After I painted the mask I needed to put baffles in it to keep my moisture-laden breath from fogging the glasses (which was the original reason to make the mask as previous solutions to the frozen face issue resulted in fogged glasses and having to stop to wipe them off so I could see again). First thing I needed to do was get the baffles cut out, which happened before I got the camera. I cut the baffles from a hunk of PU upholstery foam I had sitting around from a previous project. Then the baffles had to be glued to the inside of the mask in such a way that they didn’t fall off or get permanently squished (glued down squished). This took a couple tests with my favorite craft adhesive, Goop.
I had a little material left over on each side.
Which was trimmed off after checking for fit.
You can see the difference in this view.
Testing showed that the mask was blocking a clear view of my mirrors which required some more trimming, this time on the mask itself.
It is really visible in this picture.
Putting on the mask and having it work right is a minor production bit all on its own. First I have to put the balaclava on, and then put the mask over it.
Then I have to slide the helmet over the mask, keeping it from getting pushed off my face.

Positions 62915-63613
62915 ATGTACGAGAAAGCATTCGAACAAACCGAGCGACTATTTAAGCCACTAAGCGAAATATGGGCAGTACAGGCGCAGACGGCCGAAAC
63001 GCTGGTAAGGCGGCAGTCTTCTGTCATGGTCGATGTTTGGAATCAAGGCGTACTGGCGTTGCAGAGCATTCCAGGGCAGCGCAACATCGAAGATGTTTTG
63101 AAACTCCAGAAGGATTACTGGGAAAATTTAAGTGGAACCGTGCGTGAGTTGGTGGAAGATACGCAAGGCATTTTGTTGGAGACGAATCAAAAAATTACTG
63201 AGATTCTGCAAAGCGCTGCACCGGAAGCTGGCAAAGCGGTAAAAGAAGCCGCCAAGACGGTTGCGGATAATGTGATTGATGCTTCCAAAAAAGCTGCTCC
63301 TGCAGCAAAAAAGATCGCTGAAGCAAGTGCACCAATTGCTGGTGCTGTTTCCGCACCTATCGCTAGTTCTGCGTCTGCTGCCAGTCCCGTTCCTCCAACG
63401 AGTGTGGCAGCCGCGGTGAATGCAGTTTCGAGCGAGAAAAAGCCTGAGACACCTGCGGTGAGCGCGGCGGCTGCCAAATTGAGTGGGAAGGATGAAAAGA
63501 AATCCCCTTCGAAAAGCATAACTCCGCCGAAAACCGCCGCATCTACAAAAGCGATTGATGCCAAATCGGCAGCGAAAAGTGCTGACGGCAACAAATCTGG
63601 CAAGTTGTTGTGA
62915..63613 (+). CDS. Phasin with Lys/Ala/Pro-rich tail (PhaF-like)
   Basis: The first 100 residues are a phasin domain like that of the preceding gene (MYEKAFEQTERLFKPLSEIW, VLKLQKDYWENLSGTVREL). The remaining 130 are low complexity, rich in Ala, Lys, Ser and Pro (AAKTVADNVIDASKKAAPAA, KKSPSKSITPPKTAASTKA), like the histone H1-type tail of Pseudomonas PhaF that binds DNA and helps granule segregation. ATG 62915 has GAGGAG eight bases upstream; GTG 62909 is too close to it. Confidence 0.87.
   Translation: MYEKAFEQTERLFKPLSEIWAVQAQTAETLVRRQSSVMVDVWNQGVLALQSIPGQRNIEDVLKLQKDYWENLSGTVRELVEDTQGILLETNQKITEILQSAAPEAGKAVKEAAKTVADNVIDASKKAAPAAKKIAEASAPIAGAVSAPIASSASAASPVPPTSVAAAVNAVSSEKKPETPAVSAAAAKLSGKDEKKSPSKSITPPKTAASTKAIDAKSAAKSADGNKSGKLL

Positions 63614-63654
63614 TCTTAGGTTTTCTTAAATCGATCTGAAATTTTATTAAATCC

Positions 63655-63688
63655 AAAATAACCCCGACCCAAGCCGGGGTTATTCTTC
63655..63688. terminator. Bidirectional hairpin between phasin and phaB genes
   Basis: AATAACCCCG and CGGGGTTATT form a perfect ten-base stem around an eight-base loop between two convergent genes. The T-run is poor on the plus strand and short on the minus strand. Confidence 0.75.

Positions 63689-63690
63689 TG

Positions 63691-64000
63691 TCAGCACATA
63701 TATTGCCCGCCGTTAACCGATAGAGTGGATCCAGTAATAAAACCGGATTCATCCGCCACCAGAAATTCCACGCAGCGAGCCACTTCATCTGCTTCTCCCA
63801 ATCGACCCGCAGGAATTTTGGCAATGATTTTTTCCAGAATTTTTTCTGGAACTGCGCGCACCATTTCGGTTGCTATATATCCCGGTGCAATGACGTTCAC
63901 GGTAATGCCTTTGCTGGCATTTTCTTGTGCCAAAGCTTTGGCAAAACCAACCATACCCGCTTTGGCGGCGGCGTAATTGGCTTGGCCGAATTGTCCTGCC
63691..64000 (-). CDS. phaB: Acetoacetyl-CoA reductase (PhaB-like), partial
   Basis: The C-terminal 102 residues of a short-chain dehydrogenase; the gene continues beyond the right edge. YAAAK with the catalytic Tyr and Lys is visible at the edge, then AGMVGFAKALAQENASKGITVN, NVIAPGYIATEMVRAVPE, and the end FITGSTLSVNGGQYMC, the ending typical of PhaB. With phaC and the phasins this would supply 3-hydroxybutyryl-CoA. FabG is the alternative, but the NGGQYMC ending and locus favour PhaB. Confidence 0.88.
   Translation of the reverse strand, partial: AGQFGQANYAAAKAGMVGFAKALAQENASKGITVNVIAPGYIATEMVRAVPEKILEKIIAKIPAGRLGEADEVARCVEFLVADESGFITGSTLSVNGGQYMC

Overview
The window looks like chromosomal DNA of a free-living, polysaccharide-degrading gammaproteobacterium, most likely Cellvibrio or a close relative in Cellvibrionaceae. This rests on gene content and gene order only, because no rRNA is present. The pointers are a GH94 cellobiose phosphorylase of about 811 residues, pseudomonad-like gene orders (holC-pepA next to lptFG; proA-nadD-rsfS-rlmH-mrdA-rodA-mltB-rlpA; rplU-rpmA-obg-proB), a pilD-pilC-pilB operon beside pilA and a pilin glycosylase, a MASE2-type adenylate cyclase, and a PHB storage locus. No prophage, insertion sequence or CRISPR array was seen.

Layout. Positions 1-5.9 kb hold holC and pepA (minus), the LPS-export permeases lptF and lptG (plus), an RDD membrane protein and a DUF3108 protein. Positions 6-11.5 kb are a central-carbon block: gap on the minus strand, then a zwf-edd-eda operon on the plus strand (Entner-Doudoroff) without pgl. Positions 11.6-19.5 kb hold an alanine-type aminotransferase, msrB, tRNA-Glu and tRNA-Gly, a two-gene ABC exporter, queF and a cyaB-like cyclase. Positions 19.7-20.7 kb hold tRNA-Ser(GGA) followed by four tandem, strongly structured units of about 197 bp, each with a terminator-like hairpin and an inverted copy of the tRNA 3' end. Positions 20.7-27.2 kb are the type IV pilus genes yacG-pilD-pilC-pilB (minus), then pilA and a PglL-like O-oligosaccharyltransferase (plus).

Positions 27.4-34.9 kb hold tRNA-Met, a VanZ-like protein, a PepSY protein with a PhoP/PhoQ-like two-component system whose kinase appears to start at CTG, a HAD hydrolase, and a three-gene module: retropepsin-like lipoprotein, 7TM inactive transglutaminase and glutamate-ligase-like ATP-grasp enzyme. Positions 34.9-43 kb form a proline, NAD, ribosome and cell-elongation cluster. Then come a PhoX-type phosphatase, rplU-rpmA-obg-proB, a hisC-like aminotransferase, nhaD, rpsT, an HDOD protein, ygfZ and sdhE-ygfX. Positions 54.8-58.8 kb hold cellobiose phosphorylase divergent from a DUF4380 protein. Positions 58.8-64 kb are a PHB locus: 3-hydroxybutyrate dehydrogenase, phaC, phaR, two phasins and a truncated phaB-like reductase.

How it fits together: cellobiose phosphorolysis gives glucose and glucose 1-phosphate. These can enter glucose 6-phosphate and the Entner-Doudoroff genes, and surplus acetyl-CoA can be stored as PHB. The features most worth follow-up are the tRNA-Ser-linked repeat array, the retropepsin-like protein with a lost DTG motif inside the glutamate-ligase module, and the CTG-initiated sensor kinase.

The helmet must be seated while the mask gets pulled down enough to spin the wingnut over the glasses.
Then the glasses are installed and the mask moved into place.
I made a run last night at near-freezing temperatures, and while there are leaks in the baffles that caused the glasses to fog, my face was very warm. Problems yet to be solved are related to the condensation of that moisture-laden breath against the cold surface of the mask, the mask isn’t insulated so the inner surface is only slightly warmer than the outside air temperature. All the mask was intended to do was keep the cold wind off my face and prevent direct heat loss on the skin, but as designed and built now my breath condenses out most of its moisture when it hits the inside surface of the mask which on long rides results in a rather large puddle in front of my face. I’m still working on a solution to that issue.
Another thing I’m still working on is making the whole mess quicker to put on and take off. I see two possible solutions for that. One is to buy smaller glasses that can stay with the mask while the helmet goes on over the mask. The second is to trim the mask so that it fits completely out from under the helmet and the strap goes over the helmet instead of inside, but that would require coming up with a different way to attach the strap to the mask and glasses. That’s doable but I haven’t figured it out yet.
Edit: So far none of the pictures I uploaded to the site have shown in this post for me. Can anyone see the pictures? All I can see is what is supposed to be the mouseover text posted to the page as regular text.
Edit 2/24 I finally got the pictures to work, now the alt text doesn’t work, but I don’t care.